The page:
In the Cold
Guided trips for largemouth bass, catfish, and crappie are popular on this lake. There are many good spots to fish for largemouths. White bass fishing peaks in the spring during the spawning run up tributaries, and again in the summer when bass school in the main pool off the dam. Crappie produce best in winter, and catfishing is great all summer, especially in early June when feeder creeks carry runoff.
Ray Roberts Lake has approximately 2,000 acres of standing timber, located mostly in the upper reaches of both major arms. There is rip-rap along the dam at the south end of the main pool and 2,212 acres of floating and submersed aquatic vegetation. Additional structure is provided by stream channels, flooded main-lake points, inundated pond dams, flooded rocks/boulders/stumps, and 44 inundated brush piles constructed before impoundment. Some of this structure is shown on lake maps available from the Chambers of Commerce or at most fishing tackle stores.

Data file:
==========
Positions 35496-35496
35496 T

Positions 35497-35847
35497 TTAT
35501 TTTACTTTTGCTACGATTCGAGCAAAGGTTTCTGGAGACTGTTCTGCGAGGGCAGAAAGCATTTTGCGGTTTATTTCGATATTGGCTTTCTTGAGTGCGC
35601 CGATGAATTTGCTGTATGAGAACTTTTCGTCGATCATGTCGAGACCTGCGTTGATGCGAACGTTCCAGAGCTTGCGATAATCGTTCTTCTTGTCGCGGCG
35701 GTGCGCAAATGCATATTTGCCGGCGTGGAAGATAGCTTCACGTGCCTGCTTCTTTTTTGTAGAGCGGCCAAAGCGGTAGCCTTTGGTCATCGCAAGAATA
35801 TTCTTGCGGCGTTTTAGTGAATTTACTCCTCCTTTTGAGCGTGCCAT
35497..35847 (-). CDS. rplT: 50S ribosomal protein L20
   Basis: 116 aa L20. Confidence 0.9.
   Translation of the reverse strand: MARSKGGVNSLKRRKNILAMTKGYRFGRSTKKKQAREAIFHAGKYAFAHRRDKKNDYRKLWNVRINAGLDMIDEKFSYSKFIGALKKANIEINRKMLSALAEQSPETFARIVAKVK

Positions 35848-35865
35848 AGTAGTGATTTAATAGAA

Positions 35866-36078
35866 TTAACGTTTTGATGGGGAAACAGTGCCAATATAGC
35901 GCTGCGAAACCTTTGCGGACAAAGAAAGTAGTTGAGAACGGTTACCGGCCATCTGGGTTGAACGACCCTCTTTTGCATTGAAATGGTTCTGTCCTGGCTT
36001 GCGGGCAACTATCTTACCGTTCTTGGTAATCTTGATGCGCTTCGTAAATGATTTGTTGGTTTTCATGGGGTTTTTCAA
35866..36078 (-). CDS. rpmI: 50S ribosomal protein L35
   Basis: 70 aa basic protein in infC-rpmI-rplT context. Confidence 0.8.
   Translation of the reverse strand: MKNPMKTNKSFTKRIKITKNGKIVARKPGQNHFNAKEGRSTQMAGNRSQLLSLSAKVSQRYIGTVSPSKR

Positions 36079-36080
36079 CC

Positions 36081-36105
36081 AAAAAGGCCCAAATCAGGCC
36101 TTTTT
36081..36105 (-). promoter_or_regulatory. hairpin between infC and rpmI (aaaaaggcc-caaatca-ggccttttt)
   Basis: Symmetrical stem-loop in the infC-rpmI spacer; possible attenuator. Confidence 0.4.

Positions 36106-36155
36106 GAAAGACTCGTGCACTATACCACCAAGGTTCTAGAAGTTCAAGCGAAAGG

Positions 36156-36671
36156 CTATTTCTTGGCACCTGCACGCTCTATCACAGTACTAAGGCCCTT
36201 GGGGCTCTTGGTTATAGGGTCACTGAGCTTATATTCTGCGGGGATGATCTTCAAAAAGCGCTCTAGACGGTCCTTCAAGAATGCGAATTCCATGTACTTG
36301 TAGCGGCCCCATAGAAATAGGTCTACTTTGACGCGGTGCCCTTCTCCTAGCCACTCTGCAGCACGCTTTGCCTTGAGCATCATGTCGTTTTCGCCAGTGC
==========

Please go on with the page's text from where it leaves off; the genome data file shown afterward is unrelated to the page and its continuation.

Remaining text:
Tips & Tactics
Largemouth bass angling seems to peak in the spring and fall, but most trophy bass are caught in February and March. The bait of choice in cold months is a jig or jig and pig combination fished slowly around deep submerged points. In spring you might want to try a Carolina rigged worm or lizard in shallow water found on the man flats between feeder creeks in the Isle du Bois Creek arm. In early summer, try vertical jigging in the acres of standing timber. In June, big bass can be found at the base of flooded trees in 25 feet of water. In the fall try jerk baits, crank baits, and spinners. A white spinner bait in dingy water is an excellent choice.
There are many good spots to fish for white bass on this lake. Once you visit here you will understand. Baits of choice include surface baits, jigs, spoons, and minnows. For catfish, bait up with cut bait, shrimp, or stink bait. Crappie produce best in the winter when they school deep and around structure or during the spring when they come in to spawn. In either case the baits of choice include a myriad of jigs and minnows. For sunfish such as bluegill, fish around any flooded brush or rocks and use live earthworms.